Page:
We eat a lot of Korean food when we’re in Los Angeles, though you might not be able to tell from my meal reports. This is because my wife’s family are Korean and so we tend to eat a lot of it at her mother’s home (where we put up) and at the homes of relatives we visit, and often also as unplanned dinners coming home from grocery shopping etc. (Korean restaurants are great for our boys who will eat their weight in galbi and rice and bone broths). If you like Korean food you really need to go to LA. Koreatown, which is one of the most intense immigrant enclaves anywhere in North America, probably has the best Korean food outside South Korea. I’ve been a little remiss in posting about posting about these meals in my last couple of series of Los Angeles restaurant write-ups and so here are three at once from our trip to LA in late December/early January.
Two of these are relatively casual places, frequented almost entirely by Koreans, and mostly by middle-class, non-trendy Koreans: Chunju Han-Il Kwan and Keungama. Han-Il-Kwan (in the corner of a strip at 6th and Kenmore) is known best for their jongols (a type of stew/casserole) and Keungama (at 8th and Serrano), which is open all day, every day, is known best for their stone pot dishes and soups (Keungama means “big pot”). The third is one of the mainstays of Koreatown’s bbq scene, Chosun Galbee, which has always been one of the tonier and more expensive Korean bbq houses but also one of the best. In fact, while it’s recently been surpassed by newer places like Park’s, some would say that back in the day it was the best, though those who prefer “ethnic” food in more dingy surroundings would disagree. It really is a very nice space and it’s not just their meat that’s good: they’re also known for their banchan and their naengmyuns.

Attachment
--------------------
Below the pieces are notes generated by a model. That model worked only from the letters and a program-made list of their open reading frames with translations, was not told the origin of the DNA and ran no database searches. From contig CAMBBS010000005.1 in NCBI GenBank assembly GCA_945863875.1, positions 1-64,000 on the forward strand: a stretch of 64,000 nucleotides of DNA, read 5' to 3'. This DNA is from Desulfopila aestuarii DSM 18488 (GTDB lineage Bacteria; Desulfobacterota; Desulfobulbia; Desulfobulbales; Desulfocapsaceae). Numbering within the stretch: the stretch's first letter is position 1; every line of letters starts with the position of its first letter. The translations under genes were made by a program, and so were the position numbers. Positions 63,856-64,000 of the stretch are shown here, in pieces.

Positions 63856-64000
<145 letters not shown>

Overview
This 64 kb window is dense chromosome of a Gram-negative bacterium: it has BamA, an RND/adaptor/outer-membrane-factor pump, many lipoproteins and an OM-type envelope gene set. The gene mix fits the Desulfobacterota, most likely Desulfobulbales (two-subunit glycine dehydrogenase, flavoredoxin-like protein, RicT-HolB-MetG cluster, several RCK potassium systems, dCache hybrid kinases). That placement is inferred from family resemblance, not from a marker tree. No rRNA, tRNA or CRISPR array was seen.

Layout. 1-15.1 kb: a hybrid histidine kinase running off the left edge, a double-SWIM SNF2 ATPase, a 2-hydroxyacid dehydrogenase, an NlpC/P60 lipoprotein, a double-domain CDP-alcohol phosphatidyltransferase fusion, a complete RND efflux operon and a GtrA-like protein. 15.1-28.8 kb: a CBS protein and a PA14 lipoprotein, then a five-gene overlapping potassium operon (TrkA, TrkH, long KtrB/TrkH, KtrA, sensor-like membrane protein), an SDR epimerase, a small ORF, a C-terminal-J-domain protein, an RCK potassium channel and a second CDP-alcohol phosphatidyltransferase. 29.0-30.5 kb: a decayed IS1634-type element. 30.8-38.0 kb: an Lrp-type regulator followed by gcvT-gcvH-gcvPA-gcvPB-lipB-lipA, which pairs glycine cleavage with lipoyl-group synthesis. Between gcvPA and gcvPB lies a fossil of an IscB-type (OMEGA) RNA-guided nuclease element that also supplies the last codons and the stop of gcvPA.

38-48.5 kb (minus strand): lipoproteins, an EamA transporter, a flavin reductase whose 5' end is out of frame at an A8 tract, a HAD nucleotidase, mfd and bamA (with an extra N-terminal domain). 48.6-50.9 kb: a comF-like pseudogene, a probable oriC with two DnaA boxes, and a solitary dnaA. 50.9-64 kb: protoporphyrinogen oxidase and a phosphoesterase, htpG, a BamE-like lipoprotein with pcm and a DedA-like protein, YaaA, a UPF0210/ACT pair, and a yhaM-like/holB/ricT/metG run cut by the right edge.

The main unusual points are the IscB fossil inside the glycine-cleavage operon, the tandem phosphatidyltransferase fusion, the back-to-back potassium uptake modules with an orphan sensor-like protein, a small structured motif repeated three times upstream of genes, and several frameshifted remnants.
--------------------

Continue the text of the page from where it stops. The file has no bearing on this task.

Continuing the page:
Click on an image below to launch a slideshow with more detailed captions. And write in below if you have strong views on Koreatown eating (or even if you don’t)—I’ll pass your comments on to my wife so she can make derisive comments about you.
Korean food in Los Angeles is just so good. As my own tastes in Korean food are severely influenced by my wife (who is a very good cook, though ingredient availability in Minnesota is not optimal) it tends to be the more comfort food-type things at places like Keungama and Han-Il Kwan (and lots of others) that I like to eat when in Koreatown. This kind of hearty, un-sexy food hasn’t yet quite crossed over in the way that Korean BBQ has, which is a pity. In general, it seems to me that non-Korean LA foodies seem to be cooling on Korean cuisine, with Thai having overtaken it in the last decade in the hierarchy of Asian foods in the great Los Angeles metro area. Maybe I’m mistaken about this but it’s a shame if true. Koreatown may be unique in how comprehensive and representative (and concentrated) its food offerings are and there’s a lot of depth and nuance to be explored for those willing to put in the time.